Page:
Have you ever been walking along the street and saw a dime on the ground? Did you just walk right by, or did you stop to pick it up? Heck, it’s only a dime, it’s not hardly worth the effort to bend over, right? But what if it was a dollar? Or a hundred dollars? You wouldn’t just walk by that, would you? What about $1,200?
Unfortunately, many folks do this very thing with their 401(k) plan employer matching funds. Most employers that sponsor 401(k) plans provide a matching contribution when you defer money into the plan. Often this is expressed as a certain percentage of your own contribution, such as 50% of your first 6% of contributions to the plan.
So if you make $40,000 a year and you contribute 6% to the 401(k) plan, that means you’ll be contributing $2,400 to the plan from your own funds, pre-tax. Since your employer contributes 50% of your first 6%, you’ll have an additional $1,200 added to the account for the year.
If you can only afford to contribute 2% (or $800) to the plan, you’re still getting an additional 50% of your contribution added by your employer for a total of $1,200 for the year. It still makes sense to participate even if you can’t maximize the employer contributions.
However, if you choose not to participate at all, you are giving up the extra money from your employer – forever. You can’t go back and get this money later when you think you can afford to. You’re essentially walking by that $1,200 that’s just sitting there on the ground waiting for you to pick it up.
After having this conversation with several folks, I’ve heard many different excuses to not take advantage of a 401(k) plan. The excuses usually fall into a few limited camps, which I have listed a below.
It’s my money! You’re darn right it is! And if you don’t participate in your 401(k) plan you’re throwing some of *your* money away. Many times people believe that when they put money into a 401(k) plan, it’s gone for good. Nothing could be more untrue! The 401(k) plan is your property. All of your contributions and (as long as you’re vested in the plan) the employer contributions are yours to keep. Granted, it’s locked up behind some significant fees and penalties until you reach retirement age (59½ in most cases) – but it’s still yours.
I don’t trust my company – they’ll go bankrupt and lose my money! As noted above, the 401(k) account is yours, not the company’s. Even if the company goes bankrupt completely, as long as you haven’t invested your entire 401(k) plan in company stock (a la Enron), you still have your 401(k) plan intact. They can’t lose your money, in other words! It’s not theirs to lose.
I can’t afford to put money in the plan! These days, money can be pretty tight (but when isn’t it?). Unfortunately, regardless of how much money you make, it’s always possible to spend up to and more than what you bring home each payday. The reverse of this is also true. Within limits, it’s usually possible to make do with less. If your paycheck was a dollar less every payday you’d figure out how to get by, right? How about $78 less?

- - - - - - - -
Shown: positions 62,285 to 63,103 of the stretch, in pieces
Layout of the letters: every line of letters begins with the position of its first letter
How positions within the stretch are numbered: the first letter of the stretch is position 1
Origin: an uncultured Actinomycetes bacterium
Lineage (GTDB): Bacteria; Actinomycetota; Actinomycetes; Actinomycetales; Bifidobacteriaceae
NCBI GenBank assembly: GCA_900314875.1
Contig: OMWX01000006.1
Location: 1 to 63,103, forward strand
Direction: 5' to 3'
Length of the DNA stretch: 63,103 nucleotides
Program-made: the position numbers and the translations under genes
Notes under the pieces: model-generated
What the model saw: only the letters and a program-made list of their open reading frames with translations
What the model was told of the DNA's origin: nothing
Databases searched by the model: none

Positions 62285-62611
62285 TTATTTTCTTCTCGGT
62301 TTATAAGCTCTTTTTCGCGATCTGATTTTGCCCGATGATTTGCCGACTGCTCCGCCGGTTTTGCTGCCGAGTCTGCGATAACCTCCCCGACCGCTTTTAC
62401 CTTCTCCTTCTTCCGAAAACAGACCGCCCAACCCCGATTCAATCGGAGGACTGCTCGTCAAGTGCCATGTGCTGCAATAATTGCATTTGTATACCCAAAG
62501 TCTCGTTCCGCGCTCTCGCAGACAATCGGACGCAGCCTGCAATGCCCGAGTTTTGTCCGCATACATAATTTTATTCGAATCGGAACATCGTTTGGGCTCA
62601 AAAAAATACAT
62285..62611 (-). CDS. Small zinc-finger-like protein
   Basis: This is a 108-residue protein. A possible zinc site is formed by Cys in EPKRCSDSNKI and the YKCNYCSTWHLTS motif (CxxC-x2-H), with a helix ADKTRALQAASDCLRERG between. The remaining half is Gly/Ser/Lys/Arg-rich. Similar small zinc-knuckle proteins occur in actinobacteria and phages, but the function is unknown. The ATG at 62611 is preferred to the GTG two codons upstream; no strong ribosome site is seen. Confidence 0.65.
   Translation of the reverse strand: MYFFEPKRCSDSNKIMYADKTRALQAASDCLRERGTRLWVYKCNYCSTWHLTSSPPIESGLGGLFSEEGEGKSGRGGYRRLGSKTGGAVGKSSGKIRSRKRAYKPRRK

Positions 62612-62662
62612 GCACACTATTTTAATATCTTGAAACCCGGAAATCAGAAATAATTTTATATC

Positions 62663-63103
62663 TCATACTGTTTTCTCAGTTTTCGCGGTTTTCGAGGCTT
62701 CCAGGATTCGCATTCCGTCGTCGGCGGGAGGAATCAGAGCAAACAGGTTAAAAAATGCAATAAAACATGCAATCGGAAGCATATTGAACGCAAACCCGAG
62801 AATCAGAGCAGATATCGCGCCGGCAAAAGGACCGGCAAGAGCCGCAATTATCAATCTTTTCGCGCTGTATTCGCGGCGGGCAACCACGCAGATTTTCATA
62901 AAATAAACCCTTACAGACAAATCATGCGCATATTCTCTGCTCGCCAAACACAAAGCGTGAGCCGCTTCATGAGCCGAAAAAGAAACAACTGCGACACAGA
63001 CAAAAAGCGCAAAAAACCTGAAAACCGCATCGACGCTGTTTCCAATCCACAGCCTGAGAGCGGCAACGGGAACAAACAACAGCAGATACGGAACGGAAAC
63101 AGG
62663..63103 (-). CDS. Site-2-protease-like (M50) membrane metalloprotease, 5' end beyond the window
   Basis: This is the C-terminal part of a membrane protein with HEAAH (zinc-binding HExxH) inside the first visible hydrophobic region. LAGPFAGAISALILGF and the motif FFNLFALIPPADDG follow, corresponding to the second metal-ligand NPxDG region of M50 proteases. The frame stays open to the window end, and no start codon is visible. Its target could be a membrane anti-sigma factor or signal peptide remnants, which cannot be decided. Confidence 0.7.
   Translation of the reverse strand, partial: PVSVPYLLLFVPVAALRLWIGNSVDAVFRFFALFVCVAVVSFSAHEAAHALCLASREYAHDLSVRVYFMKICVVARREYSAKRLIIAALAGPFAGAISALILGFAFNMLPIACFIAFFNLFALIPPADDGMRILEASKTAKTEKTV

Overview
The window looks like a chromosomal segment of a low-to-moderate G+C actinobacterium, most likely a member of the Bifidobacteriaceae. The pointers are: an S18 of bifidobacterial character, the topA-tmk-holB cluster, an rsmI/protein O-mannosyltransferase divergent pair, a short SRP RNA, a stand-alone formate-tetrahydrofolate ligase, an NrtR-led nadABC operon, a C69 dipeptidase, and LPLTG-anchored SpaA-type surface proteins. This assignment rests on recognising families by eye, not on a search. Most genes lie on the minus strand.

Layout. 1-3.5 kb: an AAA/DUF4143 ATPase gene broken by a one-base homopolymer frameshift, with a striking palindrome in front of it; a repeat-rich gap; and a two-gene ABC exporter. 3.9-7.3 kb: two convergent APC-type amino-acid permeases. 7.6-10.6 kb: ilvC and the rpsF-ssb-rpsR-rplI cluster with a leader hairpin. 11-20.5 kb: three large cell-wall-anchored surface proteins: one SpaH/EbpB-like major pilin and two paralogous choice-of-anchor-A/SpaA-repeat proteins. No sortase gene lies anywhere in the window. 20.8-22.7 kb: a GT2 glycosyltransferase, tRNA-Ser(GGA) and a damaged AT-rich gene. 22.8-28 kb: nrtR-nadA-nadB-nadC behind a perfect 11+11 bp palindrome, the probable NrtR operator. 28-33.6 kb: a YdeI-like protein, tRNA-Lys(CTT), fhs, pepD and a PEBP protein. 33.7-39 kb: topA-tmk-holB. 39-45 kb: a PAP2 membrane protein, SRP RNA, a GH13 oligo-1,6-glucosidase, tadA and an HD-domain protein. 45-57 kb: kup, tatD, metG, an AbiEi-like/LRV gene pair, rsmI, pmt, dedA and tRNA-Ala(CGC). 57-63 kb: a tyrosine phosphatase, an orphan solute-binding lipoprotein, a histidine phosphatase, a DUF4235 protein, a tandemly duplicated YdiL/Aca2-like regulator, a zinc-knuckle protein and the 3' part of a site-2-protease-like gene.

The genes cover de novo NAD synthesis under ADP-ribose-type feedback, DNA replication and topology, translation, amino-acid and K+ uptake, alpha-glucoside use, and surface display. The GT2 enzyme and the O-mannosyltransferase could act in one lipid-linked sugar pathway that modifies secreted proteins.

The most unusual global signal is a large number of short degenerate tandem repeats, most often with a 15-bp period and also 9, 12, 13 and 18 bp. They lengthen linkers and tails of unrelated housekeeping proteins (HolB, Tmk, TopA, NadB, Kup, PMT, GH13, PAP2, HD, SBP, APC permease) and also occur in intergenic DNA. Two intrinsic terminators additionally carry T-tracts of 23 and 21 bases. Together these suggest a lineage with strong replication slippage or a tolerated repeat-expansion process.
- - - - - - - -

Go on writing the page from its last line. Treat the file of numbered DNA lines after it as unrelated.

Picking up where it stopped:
Using our example from above, for a single person with an annual income of $40,000 per year, before you participate in the 401(k) plan, your total income tax would be approximately $4,054. If you chose to put 6% or $2,400 in your company 401(k) plan, your income tax would work out to $3,694 – $360 less. So your take home pay would only reduce by about $78 per paycheck (if you’re paid every other week). In return for this annual reduction of $2,040 in take-home pay, you’d now have a 401(k) account with $3,600 in it when counting the employer contributions.
Pretty sweet deal, if you asked me (but you didn’t, I just threw this in your face!). For a total “cost” of $78 per paycheck, you get lower taxes PLUS a retirement savings account worth 75% more than what you had to give up. Not too shabby.
One great benefit of participating in a 401(k) plan is that once you’ve made the decision to participate, you are deferring this income before it makes it into your hands. You don’t have to (or get to) make a decision about saving, it’s done automatically. This helps you to get past one of the real difficulties that many folks face with saving: the money always seems to find another place. This way it automatically goes into savings, before it can find another place.
The bottom line
The best and most important way to assure success in retirement savings is to put away more money over time. Of course your investment returns will help, but if you don’t save the money, it can’t produce returns, right? So do yourself a favor and don’t walk past that $1,200 that’s just lying on the ground!